We live in an age when dazzling astronomical imagery is everywhere. We are privileged to have immediate access to close ups of the worlds of the Solar System thanks to interplanetary probes and stunning panoramas of nebula and galaxies thanks to hi-tech observatories. But to experience and to feel completely in touch with the marvels of the Universe you cannot beat directly seeing them for yourself with your own eyes. Here is how we can help. Armagh Planetarium is happy to announce that we will be hosting public telescope viewing sessions as part of our regular programme of free late evening openings.

The Planetarium has invested in a 12 inch telescope on a Dobsonian mount and I have been getting to grips with this impressive beast over the past few weeks. I am delighted with the views I have obtained of the Moon, planets and deep sky objects and I think our visitors will be fascinated too.

 

image of M42_14 jan2013

1300 light years away. M42, the Great Nebula in Orion, imaged through Armagh Planetarium’s telescope in January 2013. This was a 30 second exposure to capture the colours. (Image credit: Colin Johnston/Armagh Planetarium)

 

Image of Andromeda 14jan2013

2.2 million light years away. M31, the Andromeda Galaxy, imaged with the new telescope in January 2013. The galaxy’s core stands out and the spiral arms are just visible. You can also see the small companion galaxy M32 at centre left. (Image credit: Colin Johnston/Armagh Planetarium)

 

IMage of Moon 19 feb 2013

1.2 light seconds away. The Moon seen in February 2013. For most of human history as detailed a view of our natural satellite as this was impossible. Image taken with an iPod Touch. (Image credit: Colin Johnston/Armagh Planetarium)

 

Observing sessions will be held at the Planetarium after the evening Digital Theatre show on our monthly Open Nights. We intend to observe from 7.00 to 9.00pm (this means that we will not be observing in the summer months when it will still be daylight at these times). The astronomical objects viewed will change with the seasons, and range from the Moon to the planets (such as Jupiter, Saturn, Mars and Venus) to nebulae and galaxies and, if we are really lucky, passing comets.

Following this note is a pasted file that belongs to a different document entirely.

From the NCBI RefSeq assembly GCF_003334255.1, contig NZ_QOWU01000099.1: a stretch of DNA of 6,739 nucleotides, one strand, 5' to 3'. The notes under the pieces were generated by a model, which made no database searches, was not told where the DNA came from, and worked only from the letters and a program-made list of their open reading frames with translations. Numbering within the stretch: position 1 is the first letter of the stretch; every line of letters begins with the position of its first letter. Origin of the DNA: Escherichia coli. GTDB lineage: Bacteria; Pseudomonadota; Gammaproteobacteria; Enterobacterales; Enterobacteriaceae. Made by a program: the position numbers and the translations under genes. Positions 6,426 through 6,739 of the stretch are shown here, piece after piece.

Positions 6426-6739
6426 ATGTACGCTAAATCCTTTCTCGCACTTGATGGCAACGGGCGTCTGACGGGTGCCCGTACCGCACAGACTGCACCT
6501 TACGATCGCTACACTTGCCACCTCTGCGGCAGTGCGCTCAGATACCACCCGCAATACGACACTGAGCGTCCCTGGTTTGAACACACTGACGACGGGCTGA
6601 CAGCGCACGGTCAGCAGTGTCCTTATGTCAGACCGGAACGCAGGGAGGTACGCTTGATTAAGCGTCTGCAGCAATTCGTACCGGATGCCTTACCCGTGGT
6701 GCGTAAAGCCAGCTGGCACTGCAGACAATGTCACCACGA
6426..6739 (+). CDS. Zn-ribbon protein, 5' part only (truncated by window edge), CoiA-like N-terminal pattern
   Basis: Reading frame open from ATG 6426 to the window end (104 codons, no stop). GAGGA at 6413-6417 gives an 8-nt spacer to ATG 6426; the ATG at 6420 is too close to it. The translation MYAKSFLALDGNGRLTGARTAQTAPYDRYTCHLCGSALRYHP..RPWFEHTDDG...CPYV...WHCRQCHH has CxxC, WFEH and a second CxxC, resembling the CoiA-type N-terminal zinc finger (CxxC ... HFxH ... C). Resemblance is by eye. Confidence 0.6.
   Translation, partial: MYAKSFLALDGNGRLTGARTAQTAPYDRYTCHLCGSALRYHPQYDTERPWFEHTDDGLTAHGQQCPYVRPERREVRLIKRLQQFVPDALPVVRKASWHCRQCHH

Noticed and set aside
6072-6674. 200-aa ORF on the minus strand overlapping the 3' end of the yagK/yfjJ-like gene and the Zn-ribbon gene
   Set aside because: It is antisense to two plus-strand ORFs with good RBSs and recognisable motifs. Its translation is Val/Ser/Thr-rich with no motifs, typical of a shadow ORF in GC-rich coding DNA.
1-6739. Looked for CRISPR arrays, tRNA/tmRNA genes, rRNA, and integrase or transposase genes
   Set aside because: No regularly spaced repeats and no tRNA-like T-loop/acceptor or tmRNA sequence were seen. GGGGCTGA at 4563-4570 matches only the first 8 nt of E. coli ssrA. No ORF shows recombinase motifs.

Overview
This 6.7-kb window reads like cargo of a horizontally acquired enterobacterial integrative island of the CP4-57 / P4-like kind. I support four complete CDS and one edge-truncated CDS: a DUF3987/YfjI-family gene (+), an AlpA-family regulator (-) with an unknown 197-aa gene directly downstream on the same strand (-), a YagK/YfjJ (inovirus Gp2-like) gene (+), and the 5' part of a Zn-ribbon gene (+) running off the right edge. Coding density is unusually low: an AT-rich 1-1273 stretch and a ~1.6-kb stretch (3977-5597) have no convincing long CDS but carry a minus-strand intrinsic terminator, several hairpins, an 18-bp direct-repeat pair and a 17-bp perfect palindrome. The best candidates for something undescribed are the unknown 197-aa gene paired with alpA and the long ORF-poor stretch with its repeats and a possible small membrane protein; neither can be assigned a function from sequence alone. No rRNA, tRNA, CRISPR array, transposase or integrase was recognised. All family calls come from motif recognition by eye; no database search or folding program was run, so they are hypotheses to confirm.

image of telescope in action

Armagh Planetarium’s new telescope in action in January 2013. It can be extremely cold as you stand by a telescope on a winter evening so please dress appropriately. (Image credit: Armagh Planetarium)

 

If you would like to join in please be aware that observing can be done only if the sky is clear, the telescope cannot see through cloud and rain! The Digital Theatre show will go ahead regardless of the weather. Also (and I know this from bitter experience) dressing warmly is essential!

If you are interested in participating please phone to book your place. I’m looking forward to some wonderful nights of stargazing!

(The next late night opening with observing session is scheduled for October 2016.)

(Article by Colin Johnston, Science Communicator)

 


3 Comments

Mark Horner · April 11, 2013 at 15:12

Is it possible to use a dslr and t-mount with the dob?

    admin · April 16, 2013 at 13:25

    Yes you are very welcome to try, but with a couple of caveats. You will need to bring your own equipment and the opportunity to use the telescope will be limited by the demand to look through it. So if we are very busy you may have to wait until the end of the session as we giving priority to everyone who wants to look down it!

    Note that the next telescope night will be in October.

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